• What is the engine revving like? Does surging happen? If your engine cannot rev without surging, a new carburetor is likely needed rather than a whole engine replacement.
  • In terms of the engine, how would you describe the smoothness? If your engine ends up spluttering or misfiring, then there is a slim possibility that a minor problem is going on with your engine. Fine-tuning may be necessary, but in this case, you’ll usually be looking at a much more expensive engine-related repair.
  • Lastly, you’ll want to make sure the engine doesn’t smoke when you run it- smoke is a surefire indicator of a worn engine, but another likely possibility is overfilling the oil of your engine.

The Drive System Health

The second-largest culprit is a faulty drive system. Even if your mower is self-driven, you should check this system up to make sure it’s working in order. Some common drive-system problems that may occur:

  • The transmissions are worn out
  • The drive pins are worn out
  • The wheels are worn out
  • The wheel’s drive gears are worn out 
  • The belts are worn out 
  • The pulleys are damaged

Here are some key questions to help you troubleshoot any problems related to your drive system:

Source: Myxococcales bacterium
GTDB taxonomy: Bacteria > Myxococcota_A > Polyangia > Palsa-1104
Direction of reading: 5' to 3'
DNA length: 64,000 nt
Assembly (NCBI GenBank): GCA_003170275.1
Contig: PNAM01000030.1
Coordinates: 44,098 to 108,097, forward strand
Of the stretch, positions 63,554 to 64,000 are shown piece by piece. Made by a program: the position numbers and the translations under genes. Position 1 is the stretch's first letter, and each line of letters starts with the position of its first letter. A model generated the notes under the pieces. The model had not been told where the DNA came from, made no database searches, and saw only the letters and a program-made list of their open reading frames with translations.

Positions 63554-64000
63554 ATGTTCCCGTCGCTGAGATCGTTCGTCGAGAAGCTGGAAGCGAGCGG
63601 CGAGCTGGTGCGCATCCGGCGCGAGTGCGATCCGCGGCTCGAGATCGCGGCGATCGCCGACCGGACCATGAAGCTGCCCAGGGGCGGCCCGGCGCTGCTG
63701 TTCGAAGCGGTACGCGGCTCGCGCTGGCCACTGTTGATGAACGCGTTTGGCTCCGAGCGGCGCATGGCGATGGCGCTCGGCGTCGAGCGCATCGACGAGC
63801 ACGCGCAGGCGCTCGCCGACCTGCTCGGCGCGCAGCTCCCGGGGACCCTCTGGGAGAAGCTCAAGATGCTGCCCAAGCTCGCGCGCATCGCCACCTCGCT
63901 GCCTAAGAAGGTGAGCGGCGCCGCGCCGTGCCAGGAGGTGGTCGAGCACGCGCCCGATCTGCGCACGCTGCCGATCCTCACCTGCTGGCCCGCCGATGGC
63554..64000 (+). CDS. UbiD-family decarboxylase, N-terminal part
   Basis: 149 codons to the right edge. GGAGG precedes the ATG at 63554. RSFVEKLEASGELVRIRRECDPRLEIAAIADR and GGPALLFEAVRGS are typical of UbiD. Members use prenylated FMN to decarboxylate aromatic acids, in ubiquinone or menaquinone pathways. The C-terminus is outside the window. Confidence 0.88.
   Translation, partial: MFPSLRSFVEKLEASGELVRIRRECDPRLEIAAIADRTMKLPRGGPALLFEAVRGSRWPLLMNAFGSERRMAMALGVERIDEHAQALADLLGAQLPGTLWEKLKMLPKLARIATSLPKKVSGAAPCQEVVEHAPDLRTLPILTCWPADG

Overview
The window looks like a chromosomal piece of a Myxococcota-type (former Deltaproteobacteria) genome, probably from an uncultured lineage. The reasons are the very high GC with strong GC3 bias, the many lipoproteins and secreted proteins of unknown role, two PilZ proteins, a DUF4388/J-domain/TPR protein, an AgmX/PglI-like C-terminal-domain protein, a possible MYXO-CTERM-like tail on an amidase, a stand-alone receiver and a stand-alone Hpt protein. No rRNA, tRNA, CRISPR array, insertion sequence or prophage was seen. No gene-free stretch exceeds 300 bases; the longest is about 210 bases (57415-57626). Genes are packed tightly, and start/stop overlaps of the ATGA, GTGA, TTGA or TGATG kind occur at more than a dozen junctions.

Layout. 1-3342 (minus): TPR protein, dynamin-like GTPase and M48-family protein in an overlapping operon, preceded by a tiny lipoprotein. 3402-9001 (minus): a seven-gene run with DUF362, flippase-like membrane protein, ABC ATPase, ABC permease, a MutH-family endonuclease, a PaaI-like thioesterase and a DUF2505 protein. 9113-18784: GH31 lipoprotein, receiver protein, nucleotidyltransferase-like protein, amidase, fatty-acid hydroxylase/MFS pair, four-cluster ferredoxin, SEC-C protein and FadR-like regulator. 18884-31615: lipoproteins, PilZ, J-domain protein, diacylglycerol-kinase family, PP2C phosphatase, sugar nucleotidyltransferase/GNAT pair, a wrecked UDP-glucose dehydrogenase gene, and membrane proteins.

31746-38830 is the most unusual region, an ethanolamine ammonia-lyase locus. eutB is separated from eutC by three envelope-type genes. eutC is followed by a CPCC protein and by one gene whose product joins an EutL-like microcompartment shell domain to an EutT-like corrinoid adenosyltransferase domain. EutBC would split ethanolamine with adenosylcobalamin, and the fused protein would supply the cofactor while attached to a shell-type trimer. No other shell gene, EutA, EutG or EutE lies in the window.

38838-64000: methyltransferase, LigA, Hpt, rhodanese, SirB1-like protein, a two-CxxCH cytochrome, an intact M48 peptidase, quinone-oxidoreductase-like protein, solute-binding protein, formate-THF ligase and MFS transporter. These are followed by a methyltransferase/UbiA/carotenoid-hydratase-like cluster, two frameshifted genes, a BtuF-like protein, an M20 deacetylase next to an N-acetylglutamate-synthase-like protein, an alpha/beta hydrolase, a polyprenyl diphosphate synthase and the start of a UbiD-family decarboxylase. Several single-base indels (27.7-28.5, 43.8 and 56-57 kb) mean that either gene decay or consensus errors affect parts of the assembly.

• When the drive is applied, do you notice any squealing, screeching, or grinding noises? If not, do you notice any unordinary sounds?
  • The drive application occur smoothly?
  • When travelling up an incline, does your mower need help by manual pushing, or is it capable of travelling up steep angles by itself?
  • When using your mower, is the pulling action smooth and controlled? Or is it broken up and gritty?
  • Is your mower’s trans-axle oil-leak free? You also need to ensure that the drive belt of your mower is in good condition too!

Finally… Changing the Engine

There are some key points to note about engine interchangeability, which we’ll write below- make sure you read through them all.

All types of lawnmower decks are interchangeable- you can really just move one engine to another, and fit it into the current one. The reason why is because generally, the engine mounting locations and points are standard for every machine. You can use any deck. However, you need to ensure the new deck is compatible and can work with the other components of your mower. This highly limits the range of other engines you can fit into your mower.

There are mainly 2 options to go for:

  • Your new deck should be identical to your old one
  • Find a second-hand mower with the same engine type (or a different but compatible one) with an engine that’s blown- then, you just swap it for the good one. Make sure that the width and lengths of the crankshafts match each mower)
About the author
Written by William
I have always had a passion for gardening and that with a background in selling lawn mowers for the past 10 years, I have become very knowledgeable in all types of gardening tools. The site was created as a hub where I can review and write about all of the tips around gardening.